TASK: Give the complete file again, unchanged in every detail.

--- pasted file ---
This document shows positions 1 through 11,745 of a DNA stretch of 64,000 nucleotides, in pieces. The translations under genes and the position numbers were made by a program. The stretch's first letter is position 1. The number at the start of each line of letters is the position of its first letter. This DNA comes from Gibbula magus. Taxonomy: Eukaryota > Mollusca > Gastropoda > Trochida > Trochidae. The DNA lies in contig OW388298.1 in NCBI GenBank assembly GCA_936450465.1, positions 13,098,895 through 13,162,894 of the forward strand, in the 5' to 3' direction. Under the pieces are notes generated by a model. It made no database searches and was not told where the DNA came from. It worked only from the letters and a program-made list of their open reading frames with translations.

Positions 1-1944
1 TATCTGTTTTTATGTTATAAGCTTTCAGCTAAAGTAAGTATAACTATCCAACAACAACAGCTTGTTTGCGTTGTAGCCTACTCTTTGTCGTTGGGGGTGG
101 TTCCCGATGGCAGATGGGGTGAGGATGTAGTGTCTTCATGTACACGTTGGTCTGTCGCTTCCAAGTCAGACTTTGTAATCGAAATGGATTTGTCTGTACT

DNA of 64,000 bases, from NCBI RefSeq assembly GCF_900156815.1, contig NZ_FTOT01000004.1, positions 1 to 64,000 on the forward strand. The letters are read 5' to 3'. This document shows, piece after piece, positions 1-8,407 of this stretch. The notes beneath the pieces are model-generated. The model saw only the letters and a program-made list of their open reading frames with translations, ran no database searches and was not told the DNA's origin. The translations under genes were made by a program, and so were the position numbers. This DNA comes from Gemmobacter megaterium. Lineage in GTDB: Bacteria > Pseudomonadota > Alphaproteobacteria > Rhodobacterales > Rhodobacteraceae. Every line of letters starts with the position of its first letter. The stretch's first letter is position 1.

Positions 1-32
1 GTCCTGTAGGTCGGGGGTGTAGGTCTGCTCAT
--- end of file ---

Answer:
This document shows positions 1 through 11,745 of a DNA stretch of 64,000 nucleotides, in pieces. The translations under genes and the position numbers were made by a program. The stretch's first letter is position 1. The number at the start of each line of letters is the position of its first letter. This DNA comes from Gibbula magus. Taxonomy: Eukaryota > Mollusca > Gastropoda > Trochida > Trochidae. The DNA lies in contig OW388298.1 in NCBI GenBank assembly GCA_936450465.1, positions 13,098,895 through 13,162,894 of the forward strand, in the 5' to 3' direction. Under the pieces are notes generated by a model. It made no database searches and was not told where the DNA came from. It worked only from the letters and a program-made list of their open reading frames with translations.

Positions 1-1944
1 TATCTGTTTTTATGTTATAAGCTTTCAGCTAAAGTAAGTATAACTATCCAACAACAACAGCTTGTTTGCGTTGTAGCCTACTCTTTGTCGTTGGGGGTGG
101 TTCCCGATGGCAGATGGGGTGAGGATGTAGTGTCTTCATGTACACGTTGGTCTGTCGCTTCCAAGTCAGACTTTGTAATCGAAATGGATTTGTCTGTACT

DNA of 64,000 bases, from NCBI RefSeq assembly GCF_900156815.1, contig NZ_FTOT01000004.1, positions 1 to 64,000 on the forward strand. The letters are read 5' to 3'. This document shows, piece after piece, positions 1-8,407 of this stretch. The notes beneath the pieces are model-generated. The model saw only the letters and a program-made list of their open reading frames with translations, ran no database searches and was not told the DNA's origin. The translations under genes were made by a program, and so were the position numbers. This DNA comes from Gemmobacter megaterium. Lineage in GTDB: Bacteria > Pseudomonadota > Alphaproteobacteria > Rhodobacterales > Rhodobacteraceae. Every line of letters starts with the position of its first letter. The stretch's first letter is position 1.

Positions 1-32
1 GTCCTGTAGGTCGGGGGTGTAGGTCTGCTCAT